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A few bread questions

1...Has anyone tried making Mark Bittman's no knead bread (or Ken Forkish's recipe from Flour Water Salt Yeast) in a loaf pan (to make sandwich bread instead of a rustic bread) instead of a dutch oven? If not, do we think it would still work despite different moisture content than other breads?
2...what's the deal with whole wheat bread recipes that have butter/oil in them (eg https://food52.com/recipes...) ? I'm trying to make whole wheat bread at home but would rather leave them out on account of health...is there a reason butter/oil are usually included in the recipe? can i leave them out?

asked by CanadaDan over 1 year ago
4 answers 627 views
4798a9c2 4c90 45e5 a5be 81bcb1f69c5c  junechamp

June is a trusted source on General Cooking.

added over 1 year ago

I can't answer your question about those specific bread recipes, as I've never made them. But there's no need to put butter into any bread recipe if you don't want to. I generally use olive or safflower oil in my breads, whole wheat or not. You CAN make bread without any oil, but your texture will be greatly improved with the use of it. Traditional French baguettes are made without any oil - just flour, yeast, water and salt.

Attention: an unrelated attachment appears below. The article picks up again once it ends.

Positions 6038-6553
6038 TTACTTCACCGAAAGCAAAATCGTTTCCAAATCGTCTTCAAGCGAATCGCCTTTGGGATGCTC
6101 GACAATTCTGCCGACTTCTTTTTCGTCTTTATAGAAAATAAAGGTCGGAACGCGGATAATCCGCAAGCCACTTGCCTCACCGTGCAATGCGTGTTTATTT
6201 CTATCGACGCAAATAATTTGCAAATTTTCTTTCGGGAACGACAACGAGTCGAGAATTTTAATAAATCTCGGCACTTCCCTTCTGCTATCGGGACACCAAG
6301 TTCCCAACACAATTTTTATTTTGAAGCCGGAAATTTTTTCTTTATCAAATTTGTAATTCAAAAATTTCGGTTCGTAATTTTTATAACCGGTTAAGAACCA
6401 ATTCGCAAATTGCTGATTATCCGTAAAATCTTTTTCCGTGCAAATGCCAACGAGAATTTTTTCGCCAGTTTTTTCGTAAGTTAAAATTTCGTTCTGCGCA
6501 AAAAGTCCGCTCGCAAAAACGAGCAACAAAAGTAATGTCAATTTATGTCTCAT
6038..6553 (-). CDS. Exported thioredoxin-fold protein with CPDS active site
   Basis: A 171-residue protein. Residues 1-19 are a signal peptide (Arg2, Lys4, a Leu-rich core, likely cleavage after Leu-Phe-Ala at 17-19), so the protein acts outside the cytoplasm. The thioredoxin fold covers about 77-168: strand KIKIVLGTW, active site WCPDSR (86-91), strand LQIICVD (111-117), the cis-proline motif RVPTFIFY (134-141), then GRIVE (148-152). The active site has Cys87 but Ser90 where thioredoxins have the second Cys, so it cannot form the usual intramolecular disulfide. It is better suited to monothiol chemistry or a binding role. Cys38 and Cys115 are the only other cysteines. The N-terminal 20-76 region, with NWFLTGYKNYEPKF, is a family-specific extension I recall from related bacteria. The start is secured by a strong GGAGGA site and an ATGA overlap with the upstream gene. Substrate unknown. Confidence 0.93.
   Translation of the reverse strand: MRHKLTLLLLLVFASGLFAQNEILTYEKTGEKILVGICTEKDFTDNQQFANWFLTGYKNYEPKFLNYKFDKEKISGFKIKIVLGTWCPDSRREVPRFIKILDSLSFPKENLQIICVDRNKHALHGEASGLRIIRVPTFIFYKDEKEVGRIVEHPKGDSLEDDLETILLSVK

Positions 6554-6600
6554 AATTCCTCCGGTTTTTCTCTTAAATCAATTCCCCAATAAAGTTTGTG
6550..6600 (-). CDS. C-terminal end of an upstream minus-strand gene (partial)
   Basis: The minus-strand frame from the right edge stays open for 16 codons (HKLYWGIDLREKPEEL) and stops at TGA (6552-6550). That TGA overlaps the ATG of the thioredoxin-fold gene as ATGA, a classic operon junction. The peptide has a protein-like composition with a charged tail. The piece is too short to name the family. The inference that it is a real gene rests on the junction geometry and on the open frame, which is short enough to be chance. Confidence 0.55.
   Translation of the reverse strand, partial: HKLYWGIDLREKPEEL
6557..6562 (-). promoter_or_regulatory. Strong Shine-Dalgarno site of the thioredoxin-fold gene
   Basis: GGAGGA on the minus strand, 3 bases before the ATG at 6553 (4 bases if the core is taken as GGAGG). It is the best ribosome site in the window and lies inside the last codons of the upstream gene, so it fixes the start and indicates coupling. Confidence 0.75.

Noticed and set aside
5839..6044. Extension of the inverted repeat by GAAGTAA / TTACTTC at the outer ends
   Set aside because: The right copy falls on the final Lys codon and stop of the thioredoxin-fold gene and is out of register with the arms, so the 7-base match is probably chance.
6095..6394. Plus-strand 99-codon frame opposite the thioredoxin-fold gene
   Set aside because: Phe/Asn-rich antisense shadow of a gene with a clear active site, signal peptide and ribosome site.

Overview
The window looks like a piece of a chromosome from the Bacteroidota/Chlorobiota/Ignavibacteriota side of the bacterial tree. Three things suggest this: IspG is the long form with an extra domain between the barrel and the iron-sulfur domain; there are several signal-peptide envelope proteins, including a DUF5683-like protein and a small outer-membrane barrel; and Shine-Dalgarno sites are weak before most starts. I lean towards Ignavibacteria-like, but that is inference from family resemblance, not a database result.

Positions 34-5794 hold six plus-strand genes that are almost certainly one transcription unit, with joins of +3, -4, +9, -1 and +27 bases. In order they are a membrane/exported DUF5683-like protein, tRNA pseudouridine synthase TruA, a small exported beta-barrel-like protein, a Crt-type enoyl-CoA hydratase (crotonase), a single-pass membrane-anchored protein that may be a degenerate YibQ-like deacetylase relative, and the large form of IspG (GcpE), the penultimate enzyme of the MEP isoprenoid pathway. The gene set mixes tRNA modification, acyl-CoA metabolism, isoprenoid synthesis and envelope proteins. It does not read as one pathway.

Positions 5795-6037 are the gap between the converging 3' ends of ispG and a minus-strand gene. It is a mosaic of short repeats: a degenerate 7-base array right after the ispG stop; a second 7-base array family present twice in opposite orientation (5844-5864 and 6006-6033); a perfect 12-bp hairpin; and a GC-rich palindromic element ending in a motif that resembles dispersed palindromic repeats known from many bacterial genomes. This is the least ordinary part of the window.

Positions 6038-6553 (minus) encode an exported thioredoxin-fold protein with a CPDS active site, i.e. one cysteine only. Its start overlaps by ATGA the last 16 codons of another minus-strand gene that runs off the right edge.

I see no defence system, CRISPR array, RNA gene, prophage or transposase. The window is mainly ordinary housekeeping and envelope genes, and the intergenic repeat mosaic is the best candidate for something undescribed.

23b88974 7a89 4ef5 a567 d442bb75da04  avatar
added over 1 year ago

1) Google no knead sandwich bread. A hit on thekitchn.com (among others) has suggestions. http://www.thekitchn.com...
2) The 100% whole wheat breads tend to turn out dry and crumbly compared to white bread, and the fat helps protect against that. The fat isn't required though if you just want to leave it out. I'd add a little extra liquid to replace it if the dough seems dry.

B0e51b35 a002 4fdd adc2 f06fa947184e  baci1

HalfPint is a trusted home cook.

added over 1 year ago

I've made the No Knead bread in a loaf pan and it's fine. Just no thick shattering crust like you would get with the dutch oven method.

Why the fat in most WW bread recipes? Because it's difficult to develop the gluten with whole wheat flour. The bran in WW makes it difficult to develop the long strands of gluten that give bread and most baked goods their soft and stretchy texture. The fat compensates for this because of their long molecular structure. True, you don't need the fat and when you are working with white flour you can often leave it out. But when you are working with other non-wheat, non-white flours, you often need the fat to keep your product from coming out heavy and crumbly.

23b88974 7a89 4ef5 a567 d442bb75da04  avatar
added over 1 year ago

hm interesting i had no idea fat would help with that. i think i'll replace it with olive oil. thanks very much for all your answers!

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